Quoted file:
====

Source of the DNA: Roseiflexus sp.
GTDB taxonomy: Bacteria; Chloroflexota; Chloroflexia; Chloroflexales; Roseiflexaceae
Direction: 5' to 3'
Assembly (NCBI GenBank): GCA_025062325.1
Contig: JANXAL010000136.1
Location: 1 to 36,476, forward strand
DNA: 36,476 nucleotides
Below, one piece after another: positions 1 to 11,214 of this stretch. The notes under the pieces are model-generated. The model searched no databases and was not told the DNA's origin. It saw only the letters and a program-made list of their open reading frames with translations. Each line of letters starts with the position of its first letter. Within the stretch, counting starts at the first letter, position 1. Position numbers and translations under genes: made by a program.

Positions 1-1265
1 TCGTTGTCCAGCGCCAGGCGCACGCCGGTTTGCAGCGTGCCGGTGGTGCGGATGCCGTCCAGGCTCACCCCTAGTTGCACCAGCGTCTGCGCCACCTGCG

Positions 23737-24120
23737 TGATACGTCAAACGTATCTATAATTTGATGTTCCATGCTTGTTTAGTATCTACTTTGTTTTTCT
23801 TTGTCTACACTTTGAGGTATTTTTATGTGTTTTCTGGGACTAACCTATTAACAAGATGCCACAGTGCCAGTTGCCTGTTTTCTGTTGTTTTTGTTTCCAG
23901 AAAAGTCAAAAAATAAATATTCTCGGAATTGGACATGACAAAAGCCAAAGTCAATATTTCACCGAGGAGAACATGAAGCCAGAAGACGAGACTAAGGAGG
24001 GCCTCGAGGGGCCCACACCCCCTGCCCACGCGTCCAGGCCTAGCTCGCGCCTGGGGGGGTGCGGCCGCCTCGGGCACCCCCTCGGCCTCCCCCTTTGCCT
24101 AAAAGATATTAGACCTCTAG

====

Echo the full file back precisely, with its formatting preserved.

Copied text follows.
Source of the DNA: Roseiflexus sp.
GTDB taxonomy: Bacteria; Chloroflexota; Chloroflexia; Chloroflexales; Roseiflexaceae
Direction: 5' to 3'
Assembly (NCBI GenBank): GCA_025062325.1
Contig: JANXAL010000136.1
Location: 1 to 36,476, forward strand
DNA: 36,476 nucleotides
Below, one piece after another: positions 1 to 11,214 of this stretch. The notes under the pieces are model-generated. The model searched no databases and was not told the DNA's origin. It saw only the letters and a program-made list of their open reading frames with translations. Each line of letters starts with the position of its first letter. Within the stretch, counting starts at the first letter, position 1. Position numbers and translations under genes: made by a program.

Positions 1-1265
1 TCGTTGTCCAGCGCCAGGCGCACGCCGGTTTGCAGCGTGCCGGTGGTGCGGATGCCGTCCAGGCTCACCCCTAGTTGCACCAGCGTCTGCGCCACCTGCG

Positions 23737-24120
23737 TGATACGTCAAACGTATCTATAATTTGATGTTCCATGCTTGTTTAGTATCTACTTTGTTTTTCT
23801 TTGTCTACACTTTGAGGTATTTTTATGTGTTTTCTGGGACTAACCTATTAACAAGATGCCACAGTGCCAGTTGCCTGTTTTCTGTTGTTTTTGTTTCCAG
23901 AAAAGTCAAAAAATAAATATTCTCGGAATTGGACATGACAAAAGCCAAAGTCAATATTTCACCGAGGAGAACATGAAGCCAGAAGACGAGACTAAGGAGG
24001 GCCTCGAGGGGCCCACACCCCCTGCCCACGCGTCCAGGCCTAGCTCGCGCCTGGGGGGGTGCGGCCGCCTCGGGCACCCCCTCGGCCTCCCCCTTTGCCT
24101 AAAAGATATTAGACCTCTAG